I just have to point out that this sounds an awfully lot like the arguments made against right-to-repair. The direct legislation may have been replaced by contracts, but it still invokes the court.

    reply to this | link to this | view in chronology ]

    • icon
      James Burkhardt (profile), 21 Oct 2020 @ 11:37am

      Re:

      The difference being that those who want Android, but not the google services, can indeed fork android without restriction. The end user is perfectly free to install a forked android OS without violating contracts. But if the end user or the device manufacturer want Google services, they have to agree to use the non-forked android.

      The device is yours to do with as you please. Access to the google services is restricted to supported branches of the OS.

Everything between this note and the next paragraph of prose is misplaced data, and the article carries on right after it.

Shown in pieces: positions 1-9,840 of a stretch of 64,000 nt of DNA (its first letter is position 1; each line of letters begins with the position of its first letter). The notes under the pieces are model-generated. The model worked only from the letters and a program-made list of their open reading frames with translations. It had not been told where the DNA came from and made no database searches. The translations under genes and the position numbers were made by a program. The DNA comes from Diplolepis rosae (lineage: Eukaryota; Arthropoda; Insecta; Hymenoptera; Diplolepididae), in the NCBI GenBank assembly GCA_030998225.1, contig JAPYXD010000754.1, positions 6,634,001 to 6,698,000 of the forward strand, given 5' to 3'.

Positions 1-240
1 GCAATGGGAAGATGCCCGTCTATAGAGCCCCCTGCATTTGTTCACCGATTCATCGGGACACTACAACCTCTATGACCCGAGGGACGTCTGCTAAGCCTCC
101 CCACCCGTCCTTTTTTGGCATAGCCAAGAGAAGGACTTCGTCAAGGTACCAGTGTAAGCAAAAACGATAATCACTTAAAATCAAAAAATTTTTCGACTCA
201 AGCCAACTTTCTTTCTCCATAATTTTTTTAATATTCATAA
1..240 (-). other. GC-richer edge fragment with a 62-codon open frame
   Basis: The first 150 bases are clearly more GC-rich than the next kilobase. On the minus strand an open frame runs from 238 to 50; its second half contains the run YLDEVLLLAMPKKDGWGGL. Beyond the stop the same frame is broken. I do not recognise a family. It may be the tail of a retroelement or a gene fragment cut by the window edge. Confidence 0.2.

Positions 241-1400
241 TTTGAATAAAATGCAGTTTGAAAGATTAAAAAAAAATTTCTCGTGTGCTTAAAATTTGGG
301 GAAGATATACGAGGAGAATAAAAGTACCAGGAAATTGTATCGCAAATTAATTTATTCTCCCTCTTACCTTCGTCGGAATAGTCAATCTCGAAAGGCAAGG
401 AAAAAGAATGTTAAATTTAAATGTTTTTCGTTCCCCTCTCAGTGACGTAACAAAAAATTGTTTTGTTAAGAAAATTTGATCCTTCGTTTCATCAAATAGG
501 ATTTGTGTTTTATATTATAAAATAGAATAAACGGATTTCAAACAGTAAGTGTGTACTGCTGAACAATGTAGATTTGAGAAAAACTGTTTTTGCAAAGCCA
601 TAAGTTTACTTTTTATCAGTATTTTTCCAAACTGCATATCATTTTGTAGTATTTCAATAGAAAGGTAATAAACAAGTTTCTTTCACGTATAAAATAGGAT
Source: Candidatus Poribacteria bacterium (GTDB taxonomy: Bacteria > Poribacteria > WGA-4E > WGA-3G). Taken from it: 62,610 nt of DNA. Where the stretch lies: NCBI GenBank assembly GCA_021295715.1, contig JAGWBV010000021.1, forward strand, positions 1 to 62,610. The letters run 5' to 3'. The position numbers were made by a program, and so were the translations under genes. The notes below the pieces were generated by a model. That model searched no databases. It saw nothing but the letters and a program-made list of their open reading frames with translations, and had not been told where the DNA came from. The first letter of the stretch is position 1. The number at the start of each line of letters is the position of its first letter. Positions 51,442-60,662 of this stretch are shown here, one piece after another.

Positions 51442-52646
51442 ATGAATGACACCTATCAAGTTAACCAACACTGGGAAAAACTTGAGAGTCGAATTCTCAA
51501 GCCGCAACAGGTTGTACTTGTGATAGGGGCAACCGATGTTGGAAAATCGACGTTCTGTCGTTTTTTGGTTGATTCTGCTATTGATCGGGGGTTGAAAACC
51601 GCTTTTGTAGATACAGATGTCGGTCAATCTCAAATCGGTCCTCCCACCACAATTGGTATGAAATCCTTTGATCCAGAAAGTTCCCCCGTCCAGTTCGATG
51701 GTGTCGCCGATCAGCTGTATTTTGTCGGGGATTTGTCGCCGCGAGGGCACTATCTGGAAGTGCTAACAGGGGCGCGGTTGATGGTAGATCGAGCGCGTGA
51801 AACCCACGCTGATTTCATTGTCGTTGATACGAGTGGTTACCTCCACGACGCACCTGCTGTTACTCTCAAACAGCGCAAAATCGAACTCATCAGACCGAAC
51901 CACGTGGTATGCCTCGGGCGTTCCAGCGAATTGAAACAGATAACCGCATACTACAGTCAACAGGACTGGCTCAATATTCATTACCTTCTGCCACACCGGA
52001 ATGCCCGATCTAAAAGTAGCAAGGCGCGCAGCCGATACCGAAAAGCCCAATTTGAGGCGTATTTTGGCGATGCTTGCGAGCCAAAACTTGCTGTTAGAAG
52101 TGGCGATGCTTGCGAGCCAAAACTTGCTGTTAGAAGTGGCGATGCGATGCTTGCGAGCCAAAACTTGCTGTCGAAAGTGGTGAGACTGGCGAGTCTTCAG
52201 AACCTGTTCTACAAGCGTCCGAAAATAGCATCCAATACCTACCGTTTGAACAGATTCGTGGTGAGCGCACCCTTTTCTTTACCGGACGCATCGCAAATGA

reply to this | link to this | view in chronology ]

    • icon
      Mike Masnick (profile), 21 Oct 2020 @ 12:00pm

      Re:

      Not quite. You can still fork Android. And some have! You just can't fork it and still use Google services with it. That is quite different from the efforts to block right to repair...

      reply to this | link to this | view in chronology ]

      • identicon
        Anonymous Coward, 21 Oct 2020 @ 1:21pm

        Re: Re:

        You can still fork Android. And some have! You just can't fork it and still use Google services with it.